3. The only point, therefore, is whether the rejection of the ballot paper is proper or not. Rule 16(c) of the Tamil Nadu Panchayats (Election of Vice President) Rules, 1961 (hereinafter referred to as the rules) applies to the election of Vice President in a Panchayat whether it relates to ordinary vacancy or a casual vacancy in respect of the concerned Panchayat in the State. Inter alia Rule 16(c) of the Rules provides that a ballot paper shall be invalid on which a cross mark and some other mark are set opposite the name of the same candidate. The only question posed is whether 'some other mark' which admittedly appears on the ballot paper can be said to have been set opposite the name of the candidate in question. No doubt, the ballot paper contains two compartments, one intended for disclosure of the names of the candidate and the other for the purpose of enabling the elector to make his choice and put the cross mark in the column provided for. The argument is that, as the other mark which appears on the ballot paper is one which is inside the column in which the name of the candidate appears, it cannot be said that it has been set opposite the name of the candidate. As to what ought to be the form in which a ballot should be issued, how many columns it should contain and what are the purposes have not been made clear in the rules. But in the instant case the Electoral Officer had adopted a form which is normally and conventionally used. No doubt, there appears two columns, one intended to show the name of the candidate and the other for the purpose of making a cross mark showing the preference of the voter. We are, however, concerned with Rule 16(c) which says that no ballot paper should contain the usual cross mark and 'some other mark'. But obviously the prescription in the rule is that the cross mark and 'some other mark' should be set opposite the name of the same candidate. It would not matter if 'some other mark' is put in the same column in which the name of the candidate appears, so long as for the normal eye it is clear that it appears opposite the name of the same candidate. Columns in the ballot paper are used more for the purpose of expediency and convenience and not by reason of any statutory prescription. Therefore, the problem has to be answered with reference to the facts and circumstances of each case. In the ballot paper under consideration, both the cross mark and 'some other mark' do appear to have been set opposite the names of the same candidate. 'Opposite' is a word of common parlance and it has no distinctive signification and cannot be understood by considerations a priori. If the fact, as is seen from the ballot paper, appears to be that 'some other mark' is set opposite the name of the candidate besides the cross mark which is normally intended for denoting the mind of the voter, then there is no substantial compliance of the prescription in Rule 16(c). I am unable to agree with the learned counsel for the first respondent that the word 'opposite' should be understood opposite not only to the name of the candidate but also to the column in which such name appears. That does not appear to be the intendment of the rule, for, if so understood, it would be straining the plain meaning of the rule. I am satisfied, on a perusal of the ballot paper, that there is, not only the usual cross mark but 'some other mark' in it and both the marks are opposite the name of the same candidate. If this is the factual position, then the ballot paper shall be deemed to be invalid under Rule 16(c). This was the opinion which the Electoral Officer expressed at the time of scrutiny of ballot papers and in exercise of his jurisdiction he invalidated the ballot paper under Rule 16(c). The learned District Munsif was wrong in having entertained the suggestion that the word 'opposite' should be understood in the way contended by the learned counsel for the first respondent in this Court.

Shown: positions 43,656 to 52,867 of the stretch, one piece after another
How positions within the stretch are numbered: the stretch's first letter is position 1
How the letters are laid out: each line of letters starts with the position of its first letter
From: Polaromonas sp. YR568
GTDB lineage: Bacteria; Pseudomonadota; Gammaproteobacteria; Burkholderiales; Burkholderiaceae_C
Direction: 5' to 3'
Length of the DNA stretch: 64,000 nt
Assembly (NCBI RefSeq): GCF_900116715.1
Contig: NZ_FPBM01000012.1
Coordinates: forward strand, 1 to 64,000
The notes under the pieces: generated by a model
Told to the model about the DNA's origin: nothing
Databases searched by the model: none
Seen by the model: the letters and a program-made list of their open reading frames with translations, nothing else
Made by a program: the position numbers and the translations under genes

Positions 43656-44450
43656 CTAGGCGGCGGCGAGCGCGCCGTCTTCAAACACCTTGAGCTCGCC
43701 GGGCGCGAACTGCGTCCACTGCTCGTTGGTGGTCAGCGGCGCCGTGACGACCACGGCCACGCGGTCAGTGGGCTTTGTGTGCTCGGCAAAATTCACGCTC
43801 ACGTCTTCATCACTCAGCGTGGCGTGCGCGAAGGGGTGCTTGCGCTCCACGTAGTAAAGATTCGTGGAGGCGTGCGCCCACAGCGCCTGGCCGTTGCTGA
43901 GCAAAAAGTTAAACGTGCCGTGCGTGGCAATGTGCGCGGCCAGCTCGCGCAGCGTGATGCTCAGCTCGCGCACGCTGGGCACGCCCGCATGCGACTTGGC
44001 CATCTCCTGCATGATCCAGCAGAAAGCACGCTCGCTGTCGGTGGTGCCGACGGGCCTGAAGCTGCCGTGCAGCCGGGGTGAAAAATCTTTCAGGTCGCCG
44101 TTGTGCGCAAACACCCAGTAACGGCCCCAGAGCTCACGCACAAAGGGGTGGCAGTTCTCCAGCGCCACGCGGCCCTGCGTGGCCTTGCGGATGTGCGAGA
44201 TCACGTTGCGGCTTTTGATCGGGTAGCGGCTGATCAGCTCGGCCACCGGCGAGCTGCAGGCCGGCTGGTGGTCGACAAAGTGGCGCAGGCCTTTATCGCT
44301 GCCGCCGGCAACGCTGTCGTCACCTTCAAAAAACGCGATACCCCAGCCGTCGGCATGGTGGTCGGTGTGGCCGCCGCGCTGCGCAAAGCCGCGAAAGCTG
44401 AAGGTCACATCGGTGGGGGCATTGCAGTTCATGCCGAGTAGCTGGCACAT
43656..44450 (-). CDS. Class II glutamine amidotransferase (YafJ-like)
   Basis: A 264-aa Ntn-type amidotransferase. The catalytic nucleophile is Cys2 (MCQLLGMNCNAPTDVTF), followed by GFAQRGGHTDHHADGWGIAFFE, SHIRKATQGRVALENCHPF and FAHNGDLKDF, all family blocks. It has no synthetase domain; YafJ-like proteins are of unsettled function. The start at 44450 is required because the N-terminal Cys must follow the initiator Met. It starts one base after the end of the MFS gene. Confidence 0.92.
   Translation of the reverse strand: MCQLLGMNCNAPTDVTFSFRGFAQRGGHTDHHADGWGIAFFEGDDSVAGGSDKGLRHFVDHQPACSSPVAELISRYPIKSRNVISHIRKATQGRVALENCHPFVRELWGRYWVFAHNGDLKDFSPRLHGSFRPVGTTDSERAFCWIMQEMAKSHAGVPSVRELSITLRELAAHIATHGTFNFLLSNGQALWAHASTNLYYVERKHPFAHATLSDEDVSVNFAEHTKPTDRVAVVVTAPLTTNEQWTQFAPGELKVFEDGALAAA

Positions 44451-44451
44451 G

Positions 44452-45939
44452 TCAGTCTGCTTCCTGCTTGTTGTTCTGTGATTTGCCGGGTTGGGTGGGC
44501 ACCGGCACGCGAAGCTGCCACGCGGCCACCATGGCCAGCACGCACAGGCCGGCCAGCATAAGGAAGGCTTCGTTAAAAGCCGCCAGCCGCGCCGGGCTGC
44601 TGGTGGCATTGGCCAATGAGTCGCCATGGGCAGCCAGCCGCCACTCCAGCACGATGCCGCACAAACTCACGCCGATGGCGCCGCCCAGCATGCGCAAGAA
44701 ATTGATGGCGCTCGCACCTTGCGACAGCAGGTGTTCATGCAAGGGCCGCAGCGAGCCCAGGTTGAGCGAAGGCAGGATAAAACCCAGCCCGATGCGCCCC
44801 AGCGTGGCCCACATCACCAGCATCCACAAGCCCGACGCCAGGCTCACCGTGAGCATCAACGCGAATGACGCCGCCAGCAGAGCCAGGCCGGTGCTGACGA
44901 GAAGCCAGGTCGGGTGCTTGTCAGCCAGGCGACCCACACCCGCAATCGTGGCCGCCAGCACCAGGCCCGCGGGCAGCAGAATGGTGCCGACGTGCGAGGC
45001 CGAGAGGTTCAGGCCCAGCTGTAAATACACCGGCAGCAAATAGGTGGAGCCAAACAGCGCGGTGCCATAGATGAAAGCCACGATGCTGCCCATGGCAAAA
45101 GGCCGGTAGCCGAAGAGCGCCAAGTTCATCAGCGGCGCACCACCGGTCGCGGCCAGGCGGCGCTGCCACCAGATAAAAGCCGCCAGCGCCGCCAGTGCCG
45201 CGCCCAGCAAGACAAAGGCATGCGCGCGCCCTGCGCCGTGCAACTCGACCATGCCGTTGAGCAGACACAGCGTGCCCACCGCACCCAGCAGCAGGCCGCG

4. Another argument, though ancillary, addressed before me is that, reading Rule 16(c) and 16(d) together, the intention of the rule making authority is that 'some other mark' even if it appears opposite the name of the same candidate cannot be invalidated unless it was made for the purpose of identifying the voter. This contention, if accepted, would be to ignore the specific dichotomy which the rule making authority wanted to entertain in the matter of invalidation of ballot papers. Rule 16(c) deals with one situation, whereas R. 16(d) deals with an entirely different situation. The object behind Rule 16(d) appears to me to be that, if there is any mark which is said to have been designedly made for the purpose of identification of the voter at a later stage and if such is the contention of the defeated candidate, then an enquiry may be undertaken to find out whether the other mark so made was deliberately introduced for the purpose as above. In the instant case, the first respondent did not even plead that the mark in question comes within the mischief of Rules 16(d). The question does not, therefore, arise.
5. In the view I hold that the cross mark and 'some other mark' are set opposite the name of the same candidate in the ballot paper, it is an invalid paper and is rightly rejected by the Electoral Officer but wrongly accepted by the Election Court. There is an error apparent on the face of the record and the order of the Election Court has, therefore, to be set aside. Accordingly rule nisi is made absolute and the writ petition is allowed. There will be no order as to costs.
6. Petition allowed.